Fulfilling a promise made during the election campaign, the Trudeau government said today it plans to drop the federal government’s appeal in the case of the Canadian woman, Zunera Ishaq, who fought to wear a niqab during her citizenship ceremony.
In a joint statement, Immigration Minister John McCallum and Justice Minister Jody Wilson-Raybould said: “On November 16, 2015, the Attorney General of Canada notified the Supreme Court of Canada that it has discontinued its application for leave to appeal in the case of Minister of Citizenship and Immigration v. Ishaq.
“Canadians have their main concerns beings reflected in the last federal elections results, certainly the niqab issue is not the one.”
“The Federal Court of Canada found that the policy requiring women who wear the niqab to unveil themselves to take the Oath of Citizenship is unlawful on administrative law grounds, and the Federal Court of Appeal upheld this ruling. The government respects the decision of both courts and will not seek further appeal to the Supreme Court of Canada.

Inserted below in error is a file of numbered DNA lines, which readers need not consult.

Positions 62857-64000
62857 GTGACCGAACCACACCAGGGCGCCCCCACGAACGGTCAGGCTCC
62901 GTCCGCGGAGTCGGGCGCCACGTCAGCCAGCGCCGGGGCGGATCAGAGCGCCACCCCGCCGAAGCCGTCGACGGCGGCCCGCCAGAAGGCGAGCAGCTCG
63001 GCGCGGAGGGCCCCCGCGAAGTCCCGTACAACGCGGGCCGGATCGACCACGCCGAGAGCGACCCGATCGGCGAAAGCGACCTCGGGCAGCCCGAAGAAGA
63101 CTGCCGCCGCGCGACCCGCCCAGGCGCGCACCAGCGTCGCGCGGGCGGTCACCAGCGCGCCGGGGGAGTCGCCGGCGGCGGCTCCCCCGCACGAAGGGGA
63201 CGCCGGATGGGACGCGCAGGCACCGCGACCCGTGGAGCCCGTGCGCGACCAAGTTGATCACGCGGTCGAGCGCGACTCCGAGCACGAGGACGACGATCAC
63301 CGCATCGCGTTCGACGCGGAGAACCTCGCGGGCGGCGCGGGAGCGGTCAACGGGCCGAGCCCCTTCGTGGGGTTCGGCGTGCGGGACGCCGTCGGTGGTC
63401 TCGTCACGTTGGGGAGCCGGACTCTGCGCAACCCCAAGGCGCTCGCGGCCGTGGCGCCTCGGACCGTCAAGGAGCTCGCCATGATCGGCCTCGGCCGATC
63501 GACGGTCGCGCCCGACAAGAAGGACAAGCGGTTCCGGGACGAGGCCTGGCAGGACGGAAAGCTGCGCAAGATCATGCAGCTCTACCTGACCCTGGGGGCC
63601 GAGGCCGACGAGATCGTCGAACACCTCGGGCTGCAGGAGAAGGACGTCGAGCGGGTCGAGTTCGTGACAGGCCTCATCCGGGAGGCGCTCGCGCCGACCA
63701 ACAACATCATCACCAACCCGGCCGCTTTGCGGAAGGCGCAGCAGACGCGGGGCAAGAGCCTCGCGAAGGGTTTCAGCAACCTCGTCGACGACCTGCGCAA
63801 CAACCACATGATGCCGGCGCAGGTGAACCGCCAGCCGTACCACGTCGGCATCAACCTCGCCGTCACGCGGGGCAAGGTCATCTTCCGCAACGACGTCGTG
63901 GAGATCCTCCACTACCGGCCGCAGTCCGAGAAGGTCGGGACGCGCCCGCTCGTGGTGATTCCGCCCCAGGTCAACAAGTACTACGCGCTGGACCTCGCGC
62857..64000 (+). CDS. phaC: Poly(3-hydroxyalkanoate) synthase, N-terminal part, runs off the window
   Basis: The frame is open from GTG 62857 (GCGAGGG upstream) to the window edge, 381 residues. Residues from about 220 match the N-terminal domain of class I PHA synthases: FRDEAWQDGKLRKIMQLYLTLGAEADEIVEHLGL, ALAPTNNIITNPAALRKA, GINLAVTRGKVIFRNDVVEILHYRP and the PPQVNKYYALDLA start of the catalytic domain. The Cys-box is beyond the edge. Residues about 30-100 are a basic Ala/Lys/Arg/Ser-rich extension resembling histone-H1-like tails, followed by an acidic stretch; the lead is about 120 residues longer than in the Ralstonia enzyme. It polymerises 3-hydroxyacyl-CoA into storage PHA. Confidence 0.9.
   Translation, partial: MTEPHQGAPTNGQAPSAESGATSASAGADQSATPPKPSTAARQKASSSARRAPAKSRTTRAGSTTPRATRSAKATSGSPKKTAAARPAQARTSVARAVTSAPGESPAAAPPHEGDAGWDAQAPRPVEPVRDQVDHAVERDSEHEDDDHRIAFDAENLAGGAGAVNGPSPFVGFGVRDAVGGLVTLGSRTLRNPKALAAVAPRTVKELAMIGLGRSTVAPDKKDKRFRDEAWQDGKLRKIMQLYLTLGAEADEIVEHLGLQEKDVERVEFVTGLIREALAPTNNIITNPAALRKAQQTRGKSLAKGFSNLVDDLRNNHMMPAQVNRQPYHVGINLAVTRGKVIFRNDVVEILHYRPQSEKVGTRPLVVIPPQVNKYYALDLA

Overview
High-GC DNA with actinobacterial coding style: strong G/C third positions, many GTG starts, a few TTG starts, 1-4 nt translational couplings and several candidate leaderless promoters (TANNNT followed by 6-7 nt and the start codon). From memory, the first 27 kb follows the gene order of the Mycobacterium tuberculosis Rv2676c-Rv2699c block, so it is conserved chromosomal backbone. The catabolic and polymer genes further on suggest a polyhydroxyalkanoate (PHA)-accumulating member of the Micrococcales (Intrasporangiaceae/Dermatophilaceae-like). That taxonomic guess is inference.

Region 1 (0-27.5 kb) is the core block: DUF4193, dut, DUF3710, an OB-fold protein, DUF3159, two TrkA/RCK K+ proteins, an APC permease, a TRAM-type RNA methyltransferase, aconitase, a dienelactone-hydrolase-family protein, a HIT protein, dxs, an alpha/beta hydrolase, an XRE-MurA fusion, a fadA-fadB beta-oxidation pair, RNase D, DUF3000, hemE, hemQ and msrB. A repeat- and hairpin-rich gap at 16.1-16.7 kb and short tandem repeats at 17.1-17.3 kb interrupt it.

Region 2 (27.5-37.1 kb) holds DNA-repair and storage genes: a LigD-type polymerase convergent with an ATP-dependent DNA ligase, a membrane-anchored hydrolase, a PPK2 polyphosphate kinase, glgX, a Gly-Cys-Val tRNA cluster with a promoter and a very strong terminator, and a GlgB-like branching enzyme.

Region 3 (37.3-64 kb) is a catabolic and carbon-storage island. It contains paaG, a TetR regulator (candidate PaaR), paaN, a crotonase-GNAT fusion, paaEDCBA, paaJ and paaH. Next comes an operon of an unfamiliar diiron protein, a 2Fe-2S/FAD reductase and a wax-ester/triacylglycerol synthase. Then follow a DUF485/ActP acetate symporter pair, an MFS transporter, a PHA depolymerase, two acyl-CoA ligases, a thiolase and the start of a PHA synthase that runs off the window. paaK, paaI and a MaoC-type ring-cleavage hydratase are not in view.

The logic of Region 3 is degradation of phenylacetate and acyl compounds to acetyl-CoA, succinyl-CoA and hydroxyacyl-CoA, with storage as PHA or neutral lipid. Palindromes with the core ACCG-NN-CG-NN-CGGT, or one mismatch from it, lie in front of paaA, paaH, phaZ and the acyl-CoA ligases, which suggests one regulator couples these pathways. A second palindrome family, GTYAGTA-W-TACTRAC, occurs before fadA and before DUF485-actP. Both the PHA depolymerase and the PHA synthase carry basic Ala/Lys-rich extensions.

“Canada’s diversity is among its greatest strengths, and today we have ensured that successful citizenship candidates continue to be included in the Canadian family. We are a strong and united country because of, not in spite of, our differences.”
Samer Majzoub, the president of the Canadian Muslim Forum, said he believes the Liberal government’s decision is the “right direction.”
“Canadians have their main concerns beings reflected in the last federal elections results, certainly the niqab issue is not the one,” he said.
The controversial debate about whether a woman should be permitted to wear a niqab during citizenship ceremonies was a failed attempt to sway voters, he said.
“We believe and hope that any divisive debate that leads to friction amongst Canadians will be set aside for [a] long period and never used for political or special interests,” he said.
Re-published in partnership with iPolitics.ca.